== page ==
The dance instructor’s death evokes teenage memories for generations.
Joe Cornell was the stuff of legends. With a broad smile, a big laugh and a ton of personality, he brought social dancing — and etiquette — to generations of Jewish kids in Metro Detroit and beyond.
Now his community, which includes decades of students, teachers, friends and family, is mourning his March 18 death of natural causes. He was 90 years old.
“He was everybody’s uncle,” said Steve Jasgur of West Bloomfield, who attended Cornell’s dance classes as a preteen and later co-owned the business with his sister. “He was Jewish, but he wasn’t Jewish — he probably went to more bar mitzvahs than any Jewish kid in his lifetime.”
Born Giuseppe Thomas Coronella on May 29, 1929, to Italian immigrants, he grew up in Detroit, where his father, Salvatore, worked for Ford Motor Company and his mother, Sebastiana, was a homemaker. He graduated from Cass Technical High School in Detroit and took broadcast, interpretive reading and acting classes at Wayne State University.
Coronella graced the dance floor of the Arthur Murray Studio in Detroit in the late 1940s, and then had a dance career that took off as his dance studio job sent him to resorts around Michigan.
Along the way, Coronella was told to Americanize his name for broader appeal, so he became Joe Cornell. And that Joe Cornell became such a household name and built such a community that phone calls and messages haven’t stopped flooding in for days — at all hours — to contribute to the story of his life and what he meant to people.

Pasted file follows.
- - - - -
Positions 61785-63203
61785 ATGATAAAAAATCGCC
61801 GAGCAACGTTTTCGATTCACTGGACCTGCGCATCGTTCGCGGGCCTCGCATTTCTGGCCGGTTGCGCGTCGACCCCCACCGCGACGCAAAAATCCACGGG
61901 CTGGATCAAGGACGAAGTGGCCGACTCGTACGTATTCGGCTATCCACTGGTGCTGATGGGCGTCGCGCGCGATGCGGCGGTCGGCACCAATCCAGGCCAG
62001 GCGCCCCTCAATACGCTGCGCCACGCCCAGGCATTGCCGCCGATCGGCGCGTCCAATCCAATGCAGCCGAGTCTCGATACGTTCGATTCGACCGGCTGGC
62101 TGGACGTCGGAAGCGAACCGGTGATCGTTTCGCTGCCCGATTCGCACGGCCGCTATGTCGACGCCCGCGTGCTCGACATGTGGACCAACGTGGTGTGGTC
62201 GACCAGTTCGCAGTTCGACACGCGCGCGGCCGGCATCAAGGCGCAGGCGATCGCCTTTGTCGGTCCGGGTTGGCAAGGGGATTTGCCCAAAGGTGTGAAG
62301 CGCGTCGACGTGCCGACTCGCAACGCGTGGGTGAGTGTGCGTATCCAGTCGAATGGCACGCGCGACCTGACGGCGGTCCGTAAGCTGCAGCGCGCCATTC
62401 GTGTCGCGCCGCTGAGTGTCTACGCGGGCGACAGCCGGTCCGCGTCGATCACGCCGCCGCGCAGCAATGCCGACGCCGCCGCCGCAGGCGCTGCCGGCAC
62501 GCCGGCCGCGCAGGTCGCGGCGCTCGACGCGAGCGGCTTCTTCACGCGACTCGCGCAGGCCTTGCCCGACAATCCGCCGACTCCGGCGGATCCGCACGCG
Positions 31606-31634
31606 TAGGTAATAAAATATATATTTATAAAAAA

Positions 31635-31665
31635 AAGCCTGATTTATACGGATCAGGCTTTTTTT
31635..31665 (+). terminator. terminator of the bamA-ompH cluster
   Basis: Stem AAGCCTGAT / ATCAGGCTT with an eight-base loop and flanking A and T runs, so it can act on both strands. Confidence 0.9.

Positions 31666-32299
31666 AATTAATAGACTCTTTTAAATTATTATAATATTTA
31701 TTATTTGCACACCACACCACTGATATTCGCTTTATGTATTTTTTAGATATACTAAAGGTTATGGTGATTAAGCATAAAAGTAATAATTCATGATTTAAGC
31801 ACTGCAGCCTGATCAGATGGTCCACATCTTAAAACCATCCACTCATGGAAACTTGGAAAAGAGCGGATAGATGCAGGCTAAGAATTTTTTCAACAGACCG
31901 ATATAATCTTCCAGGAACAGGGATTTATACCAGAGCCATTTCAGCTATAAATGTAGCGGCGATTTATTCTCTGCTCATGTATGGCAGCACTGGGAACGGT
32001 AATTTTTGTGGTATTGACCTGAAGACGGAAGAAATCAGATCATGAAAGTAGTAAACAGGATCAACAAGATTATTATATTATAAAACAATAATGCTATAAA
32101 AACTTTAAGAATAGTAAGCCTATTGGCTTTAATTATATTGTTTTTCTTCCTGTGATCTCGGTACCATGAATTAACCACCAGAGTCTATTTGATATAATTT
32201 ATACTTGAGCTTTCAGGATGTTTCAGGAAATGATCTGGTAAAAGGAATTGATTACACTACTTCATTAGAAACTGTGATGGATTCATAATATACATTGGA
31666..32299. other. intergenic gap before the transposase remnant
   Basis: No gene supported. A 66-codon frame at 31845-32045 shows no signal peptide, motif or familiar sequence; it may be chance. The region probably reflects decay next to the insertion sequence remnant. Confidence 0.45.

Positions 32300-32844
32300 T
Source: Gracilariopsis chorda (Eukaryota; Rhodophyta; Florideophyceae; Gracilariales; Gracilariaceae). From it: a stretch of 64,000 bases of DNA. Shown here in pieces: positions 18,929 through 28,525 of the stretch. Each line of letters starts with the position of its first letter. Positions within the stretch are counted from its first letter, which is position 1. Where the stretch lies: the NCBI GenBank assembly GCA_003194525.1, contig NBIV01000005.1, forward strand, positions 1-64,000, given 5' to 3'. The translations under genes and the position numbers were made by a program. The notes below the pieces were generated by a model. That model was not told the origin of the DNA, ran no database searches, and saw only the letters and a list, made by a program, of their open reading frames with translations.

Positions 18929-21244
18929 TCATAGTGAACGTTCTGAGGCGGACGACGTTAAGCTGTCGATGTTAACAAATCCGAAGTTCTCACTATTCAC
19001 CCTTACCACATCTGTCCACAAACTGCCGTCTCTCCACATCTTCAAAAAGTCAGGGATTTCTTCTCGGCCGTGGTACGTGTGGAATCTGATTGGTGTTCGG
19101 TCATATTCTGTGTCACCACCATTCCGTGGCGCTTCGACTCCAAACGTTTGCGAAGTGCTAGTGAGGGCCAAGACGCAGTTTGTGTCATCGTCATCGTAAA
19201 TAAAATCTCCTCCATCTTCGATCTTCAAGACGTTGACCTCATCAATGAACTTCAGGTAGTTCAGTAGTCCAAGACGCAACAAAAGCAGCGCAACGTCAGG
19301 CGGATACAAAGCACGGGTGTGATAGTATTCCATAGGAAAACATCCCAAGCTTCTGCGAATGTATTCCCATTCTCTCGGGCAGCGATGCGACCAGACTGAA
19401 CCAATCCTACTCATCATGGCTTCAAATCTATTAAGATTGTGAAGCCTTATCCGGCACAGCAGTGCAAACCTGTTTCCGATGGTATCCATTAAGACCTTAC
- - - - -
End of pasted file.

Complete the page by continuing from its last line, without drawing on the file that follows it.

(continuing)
Cornell found a niche teaching kids in the pre-bar/bat mitzvah crowd. And though they learned the dances of the day, including the Foxtrot, Cha Cha and Jitterbug, the classes were about so much more, said his daughter, Trina, who lives in Phoenix.
“So many amazing kids, the lives they have, the confidence — it shaped who these young kids became,” she recalled. “To me, that was the most impressive part. I know so many of the students who have become doctors, lawyers, so well-established in the community. That all came from how he shaped them. It’s all about ‘do the right thing and be courteous.’”
Known for seeing the best in people and always having a kind word to say, everyone was his friend, she said. “He was just magic. And always an adventure. We never knew what the next day was going to bring.”
Cornell had two children, Trina and Salvatore (Tori), with his first wife, Irene. His son died in 1983. Cornell divorced, and married his second wife, Kathy, in 1977. The two moved to California in the late ’70s, and he flew back and forth to Michigan for work.
Jasgur attended Joe Cornell’s dance program in 1982 as a sixth grader. He and other students took classes at synagogues and country clubs. They were paired up and would practice for the big May Ball. During his year, Jasgur and his partner came in second place out of hundreds of couples. A few years later, his sister Rebecca and her partner also took second place.
In 1985, Rebecca, 14, was asked about becoming a junior instructor. Steve, then 16, drove his younger sister to that first meeting — and both were hired. They built names for themselves on the party circuit. In 1991, Cornell sold the business to the brother-and-sister duo. Star Trax Event Productions, which bought the business in 2015, still runs the Joe Cornell Experience dance program.
Jasgur says “Uncle Joe” made everyone feel comfortable and connected.